February 4, 2019
I used to celebrate each new year by pondering what lay ahead. Now, as I struggle to remember where I left my glasses or parked my car, my focus has shifted more to where I’ve been than where I’m going. But such a perspective is not all bad.
I was reminded of this recently while watching a Public Broadcasting documentary about the three astronauts of Apollo 8 who were hurled into lunar orbit on Christmas Eve 1968. Their mandate was to map the moon’s far side while testing new technologies needed to put a man on the surface.
The irony of Apollo 8 was that it’s feats of engineering have been overshadowed by one iconic photograph taken by the crew —not of the moon ahead, but the earth behind.
The image was captured by astronauts Jim Lovell, Frank Borman and Bill Anders, all combat pilots, as they reemerged from the far side on their first orbit. The view that crept across their porthole was the bleak lunar horizon, cratered and pockmarked like a no-mans-land of World War I.
But that image would soon be eclipsed by a fragile blue and white marble cresting peacefully over the moon’s vista — man’s first view of an “Earthrise.” The crew’s perception of Earth would never be the same.
Lovell later commented, “The lunar flights (gave) you a correct perception of our existence. You look back at Earth from the moon, and you can put your thumb up to the window and hide the Earth behind your thumb. Everything you’ve ever known is behind your thumb. … ”It was an indelible perspective of how infinitesimal we are in the infinity of space.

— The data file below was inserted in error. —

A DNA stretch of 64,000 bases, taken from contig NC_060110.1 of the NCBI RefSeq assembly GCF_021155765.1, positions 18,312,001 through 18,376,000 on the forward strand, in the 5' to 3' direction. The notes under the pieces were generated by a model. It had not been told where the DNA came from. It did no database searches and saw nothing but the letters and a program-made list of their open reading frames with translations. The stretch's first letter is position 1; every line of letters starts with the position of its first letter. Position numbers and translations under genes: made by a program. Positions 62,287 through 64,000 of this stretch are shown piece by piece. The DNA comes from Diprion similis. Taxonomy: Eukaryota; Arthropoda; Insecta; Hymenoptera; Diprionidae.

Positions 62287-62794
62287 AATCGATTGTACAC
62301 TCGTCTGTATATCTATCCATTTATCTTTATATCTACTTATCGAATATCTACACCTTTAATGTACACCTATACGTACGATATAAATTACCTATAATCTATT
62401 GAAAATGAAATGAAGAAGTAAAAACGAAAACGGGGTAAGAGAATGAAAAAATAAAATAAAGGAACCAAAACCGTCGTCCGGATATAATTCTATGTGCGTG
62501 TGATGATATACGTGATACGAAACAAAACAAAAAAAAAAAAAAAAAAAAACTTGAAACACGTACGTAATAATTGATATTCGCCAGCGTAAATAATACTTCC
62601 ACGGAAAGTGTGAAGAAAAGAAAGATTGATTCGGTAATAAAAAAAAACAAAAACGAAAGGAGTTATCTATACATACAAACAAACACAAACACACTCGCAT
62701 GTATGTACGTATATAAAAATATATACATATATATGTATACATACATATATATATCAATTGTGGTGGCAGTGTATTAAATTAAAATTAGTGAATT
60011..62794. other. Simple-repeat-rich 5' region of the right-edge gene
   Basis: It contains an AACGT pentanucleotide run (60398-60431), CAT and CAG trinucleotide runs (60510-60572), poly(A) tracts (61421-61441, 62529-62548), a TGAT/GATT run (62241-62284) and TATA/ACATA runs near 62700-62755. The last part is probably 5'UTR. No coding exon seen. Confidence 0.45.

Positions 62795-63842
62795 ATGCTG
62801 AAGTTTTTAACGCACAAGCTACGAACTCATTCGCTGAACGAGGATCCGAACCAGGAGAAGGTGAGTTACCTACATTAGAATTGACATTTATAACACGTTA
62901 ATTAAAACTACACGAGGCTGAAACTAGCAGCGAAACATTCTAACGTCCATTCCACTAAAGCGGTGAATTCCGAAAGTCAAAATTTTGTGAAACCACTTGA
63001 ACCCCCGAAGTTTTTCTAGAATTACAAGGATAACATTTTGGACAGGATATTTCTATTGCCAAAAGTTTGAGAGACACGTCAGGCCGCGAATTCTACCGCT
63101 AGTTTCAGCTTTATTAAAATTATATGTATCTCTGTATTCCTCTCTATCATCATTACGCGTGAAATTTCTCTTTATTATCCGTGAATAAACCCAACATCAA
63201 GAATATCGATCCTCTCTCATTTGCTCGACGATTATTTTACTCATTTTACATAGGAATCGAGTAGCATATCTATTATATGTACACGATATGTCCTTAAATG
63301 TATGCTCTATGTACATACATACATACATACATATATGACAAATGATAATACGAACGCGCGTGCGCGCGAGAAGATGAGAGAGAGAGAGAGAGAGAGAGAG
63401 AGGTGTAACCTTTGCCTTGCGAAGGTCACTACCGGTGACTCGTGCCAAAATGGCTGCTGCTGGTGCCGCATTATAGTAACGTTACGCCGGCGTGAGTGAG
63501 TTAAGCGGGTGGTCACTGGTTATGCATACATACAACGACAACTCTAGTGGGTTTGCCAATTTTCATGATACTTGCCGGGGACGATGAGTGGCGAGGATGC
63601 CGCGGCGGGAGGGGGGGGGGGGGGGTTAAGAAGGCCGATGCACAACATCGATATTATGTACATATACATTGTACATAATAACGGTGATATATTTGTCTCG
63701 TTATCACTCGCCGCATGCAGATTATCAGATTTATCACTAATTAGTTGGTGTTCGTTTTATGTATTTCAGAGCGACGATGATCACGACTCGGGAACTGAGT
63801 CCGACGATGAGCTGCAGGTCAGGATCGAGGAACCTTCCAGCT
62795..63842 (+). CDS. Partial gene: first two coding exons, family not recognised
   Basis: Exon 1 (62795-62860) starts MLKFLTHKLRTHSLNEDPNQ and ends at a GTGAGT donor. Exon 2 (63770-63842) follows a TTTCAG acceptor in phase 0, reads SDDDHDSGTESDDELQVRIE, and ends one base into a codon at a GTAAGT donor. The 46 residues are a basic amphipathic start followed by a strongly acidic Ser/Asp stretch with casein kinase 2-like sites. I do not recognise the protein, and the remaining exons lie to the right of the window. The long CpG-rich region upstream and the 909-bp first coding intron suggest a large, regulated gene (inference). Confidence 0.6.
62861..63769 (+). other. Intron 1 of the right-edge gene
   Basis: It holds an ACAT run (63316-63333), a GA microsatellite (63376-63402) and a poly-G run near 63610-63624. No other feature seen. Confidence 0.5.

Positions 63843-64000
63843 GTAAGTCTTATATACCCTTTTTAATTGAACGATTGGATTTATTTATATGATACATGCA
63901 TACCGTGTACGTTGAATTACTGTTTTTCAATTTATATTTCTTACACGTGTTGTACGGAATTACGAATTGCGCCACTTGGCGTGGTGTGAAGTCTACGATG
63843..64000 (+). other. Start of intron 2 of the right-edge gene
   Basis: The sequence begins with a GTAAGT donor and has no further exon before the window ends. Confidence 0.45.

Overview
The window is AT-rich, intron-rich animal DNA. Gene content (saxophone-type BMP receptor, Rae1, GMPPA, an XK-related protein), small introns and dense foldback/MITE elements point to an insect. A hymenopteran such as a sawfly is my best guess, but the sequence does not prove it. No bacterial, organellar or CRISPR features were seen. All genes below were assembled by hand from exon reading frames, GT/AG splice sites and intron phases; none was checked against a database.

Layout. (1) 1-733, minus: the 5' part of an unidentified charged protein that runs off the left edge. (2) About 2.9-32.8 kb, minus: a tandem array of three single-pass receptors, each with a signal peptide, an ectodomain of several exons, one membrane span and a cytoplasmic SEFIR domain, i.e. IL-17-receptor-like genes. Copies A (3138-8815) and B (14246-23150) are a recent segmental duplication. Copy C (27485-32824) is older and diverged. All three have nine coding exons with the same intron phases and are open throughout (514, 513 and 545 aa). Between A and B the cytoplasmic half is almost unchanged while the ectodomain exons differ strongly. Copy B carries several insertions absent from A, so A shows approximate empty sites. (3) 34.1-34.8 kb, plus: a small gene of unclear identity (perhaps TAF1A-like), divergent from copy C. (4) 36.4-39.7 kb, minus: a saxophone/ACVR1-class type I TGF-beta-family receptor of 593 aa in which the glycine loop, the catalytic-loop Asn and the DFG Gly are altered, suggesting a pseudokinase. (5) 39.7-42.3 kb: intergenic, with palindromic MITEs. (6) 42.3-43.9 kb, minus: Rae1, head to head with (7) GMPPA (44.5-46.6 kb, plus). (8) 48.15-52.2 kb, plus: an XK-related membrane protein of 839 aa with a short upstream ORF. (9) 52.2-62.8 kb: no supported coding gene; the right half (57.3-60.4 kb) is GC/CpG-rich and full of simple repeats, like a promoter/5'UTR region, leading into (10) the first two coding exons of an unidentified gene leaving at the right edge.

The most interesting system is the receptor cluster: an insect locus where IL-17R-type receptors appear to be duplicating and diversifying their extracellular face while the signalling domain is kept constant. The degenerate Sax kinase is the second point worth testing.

It seems the closer we are to our planet, the less clearly we can see the kinship among us. With each mile we venture away, our perception broadens and we see more rather than less of who we are — and who we can be.
When we look at the famous Earthrise photograph, we can see an amalgam of our humanity, the places we hold dear, like where we were born, where we first discovered romance, where our hearts were broken, where we met our true love. We also share them with every other viewer, and they with us.
The interrelationship of these very personal experiences binds us together more powerfully than any political philosophies or military alliances. The Earthrise reminds us that we are all in this together. We cannot save the planet unless we first take care of one another.
Like the astronauts learned on Apollo 8, the future of our planet and those with whom we share it, can best be preserved by looking back, from all points of view, at our commonalities, not our differences. Perhaps there is still time.
Philosopher Friedrich Nietzsche understood the importance of perception when he wrote, “And those who were seen dancing, were thought to be crazy, by those who could not hear the music.”
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